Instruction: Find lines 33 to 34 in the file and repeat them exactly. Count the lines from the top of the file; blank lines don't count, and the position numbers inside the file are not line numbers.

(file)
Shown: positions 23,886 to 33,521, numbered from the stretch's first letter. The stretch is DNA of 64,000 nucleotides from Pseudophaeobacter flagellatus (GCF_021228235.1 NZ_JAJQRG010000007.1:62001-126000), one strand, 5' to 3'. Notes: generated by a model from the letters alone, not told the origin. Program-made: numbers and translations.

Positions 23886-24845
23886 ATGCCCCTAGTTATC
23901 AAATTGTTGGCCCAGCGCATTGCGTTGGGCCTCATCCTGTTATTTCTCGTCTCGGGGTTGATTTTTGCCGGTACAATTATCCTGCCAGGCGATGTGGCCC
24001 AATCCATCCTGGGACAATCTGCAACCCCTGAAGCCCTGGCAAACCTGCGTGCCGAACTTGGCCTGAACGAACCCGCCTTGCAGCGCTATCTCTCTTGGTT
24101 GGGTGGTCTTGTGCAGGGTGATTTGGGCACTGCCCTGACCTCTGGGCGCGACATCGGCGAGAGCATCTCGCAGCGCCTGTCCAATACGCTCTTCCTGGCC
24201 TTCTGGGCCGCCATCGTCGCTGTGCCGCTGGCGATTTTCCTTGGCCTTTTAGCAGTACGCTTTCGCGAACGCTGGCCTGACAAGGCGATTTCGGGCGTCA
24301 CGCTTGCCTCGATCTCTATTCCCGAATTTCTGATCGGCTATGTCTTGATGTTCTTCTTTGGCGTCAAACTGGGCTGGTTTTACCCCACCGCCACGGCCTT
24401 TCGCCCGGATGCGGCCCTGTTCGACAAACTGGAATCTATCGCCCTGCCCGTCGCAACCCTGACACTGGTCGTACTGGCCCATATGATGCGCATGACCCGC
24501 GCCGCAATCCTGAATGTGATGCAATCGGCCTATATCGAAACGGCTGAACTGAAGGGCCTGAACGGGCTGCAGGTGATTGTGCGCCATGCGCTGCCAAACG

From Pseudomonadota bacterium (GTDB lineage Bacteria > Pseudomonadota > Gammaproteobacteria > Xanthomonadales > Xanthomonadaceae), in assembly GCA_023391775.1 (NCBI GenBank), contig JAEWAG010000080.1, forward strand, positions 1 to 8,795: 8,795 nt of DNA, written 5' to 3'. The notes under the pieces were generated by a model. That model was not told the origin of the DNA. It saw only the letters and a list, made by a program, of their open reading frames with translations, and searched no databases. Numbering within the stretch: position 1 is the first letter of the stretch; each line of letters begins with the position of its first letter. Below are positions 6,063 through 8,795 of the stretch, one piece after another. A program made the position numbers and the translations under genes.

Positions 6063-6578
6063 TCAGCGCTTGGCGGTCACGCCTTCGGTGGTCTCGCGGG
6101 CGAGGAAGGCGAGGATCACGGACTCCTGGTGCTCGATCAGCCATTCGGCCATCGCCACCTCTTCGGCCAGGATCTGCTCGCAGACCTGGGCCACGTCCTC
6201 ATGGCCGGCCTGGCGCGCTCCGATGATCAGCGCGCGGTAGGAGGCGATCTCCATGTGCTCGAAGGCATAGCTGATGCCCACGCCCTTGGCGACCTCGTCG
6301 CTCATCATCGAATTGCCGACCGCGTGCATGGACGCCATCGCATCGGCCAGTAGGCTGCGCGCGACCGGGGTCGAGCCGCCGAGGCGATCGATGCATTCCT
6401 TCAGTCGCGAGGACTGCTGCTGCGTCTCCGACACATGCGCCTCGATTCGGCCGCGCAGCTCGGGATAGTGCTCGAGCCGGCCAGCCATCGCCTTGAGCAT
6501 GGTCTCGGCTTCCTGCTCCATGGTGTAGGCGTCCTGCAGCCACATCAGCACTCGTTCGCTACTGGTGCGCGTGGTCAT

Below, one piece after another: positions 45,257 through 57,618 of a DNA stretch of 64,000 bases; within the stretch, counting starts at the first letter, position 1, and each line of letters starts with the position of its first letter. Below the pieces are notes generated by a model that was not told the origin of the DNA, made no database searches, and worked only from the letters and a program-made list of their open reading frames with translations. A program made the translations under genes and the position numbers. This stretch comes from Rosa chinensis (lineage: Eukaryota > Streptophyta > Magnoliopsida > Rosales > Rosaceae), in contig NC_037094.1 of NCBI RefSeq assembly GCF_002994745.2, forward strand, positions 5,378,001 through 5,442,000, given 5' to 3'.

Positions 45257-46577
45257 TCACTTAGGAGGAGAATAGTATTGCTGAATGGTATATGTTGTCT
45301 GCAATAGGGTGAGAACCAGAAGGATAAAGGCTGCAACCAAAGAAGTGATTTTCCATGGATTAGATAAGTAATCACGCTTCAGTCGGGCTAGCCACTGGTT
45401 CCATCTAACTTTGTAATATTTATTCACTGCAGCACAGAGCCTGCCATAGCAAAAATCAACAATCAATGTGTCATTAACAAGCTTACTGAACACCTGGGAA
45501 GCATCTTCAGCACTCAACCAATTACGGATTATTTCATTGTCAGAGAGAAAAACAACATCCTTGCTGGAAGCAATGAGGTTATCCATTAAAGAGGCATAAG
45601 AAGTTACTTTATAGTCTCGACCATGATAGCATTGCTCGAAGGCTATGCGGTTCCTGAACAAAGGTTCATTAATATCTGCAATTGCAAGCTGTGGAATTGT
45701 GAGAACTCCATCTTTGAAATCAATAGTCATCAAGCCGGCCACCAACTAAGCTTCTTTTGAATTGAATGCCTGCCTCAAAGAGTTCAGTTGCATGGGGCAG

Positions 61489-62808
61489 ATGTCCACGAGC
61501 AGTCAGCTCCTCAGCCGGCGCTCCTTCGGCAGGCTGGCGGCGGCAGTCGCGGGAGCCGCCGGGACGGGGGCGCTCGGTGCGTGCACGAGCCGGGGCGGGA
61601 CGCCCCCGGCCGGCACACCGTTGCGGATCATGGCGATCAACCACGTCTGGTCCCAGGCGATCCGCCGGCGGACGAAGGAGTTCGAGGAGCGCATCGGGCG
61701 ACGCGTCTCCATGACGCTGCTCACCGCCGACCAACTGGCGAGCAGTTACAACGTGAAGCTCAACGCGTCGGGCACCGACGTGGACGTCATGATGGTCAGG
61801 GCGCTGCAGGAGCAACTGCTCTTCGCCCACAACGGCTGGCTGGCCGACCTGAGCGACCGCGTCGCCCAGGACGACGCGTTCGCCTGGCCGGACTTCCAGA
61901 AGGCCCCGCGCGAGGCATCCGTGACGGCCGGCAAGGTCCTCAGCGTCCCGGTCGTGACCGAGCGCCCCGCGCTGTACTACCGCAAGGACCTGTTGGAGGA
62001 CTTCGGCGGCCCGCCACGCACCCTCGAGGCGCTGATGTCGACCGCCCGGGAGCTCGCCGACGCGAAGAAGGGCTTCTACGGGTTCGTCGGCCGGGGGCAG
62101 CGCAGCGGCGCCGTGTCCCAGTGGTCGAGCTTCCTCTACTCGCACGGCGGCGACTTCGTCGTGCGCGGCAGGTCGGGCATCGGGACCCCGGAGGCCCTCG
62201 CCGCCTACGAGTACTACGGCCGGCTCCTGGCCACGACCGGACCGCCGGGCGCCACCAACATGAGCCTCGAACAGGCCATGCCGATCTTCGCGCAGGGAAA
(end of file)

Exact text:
61901 AGGCCCCGCGCGAGGCATCCGTGACGGCCGGCAAGGTCCTCAGCGTCCCGGTCGTGACCGAGCGCCCCGCGCTGTACTACCGCAAGGACCTGTTGGAGGA
62001 CTTCGGCGGCCCGCCACGCACCCTCGAGGCGCTGATGTCGACCGCCCGGGAGCTCGCCGACGCGAAGAAGGGCTTCTACGGGTTCGTCGGCCGGGGGCAG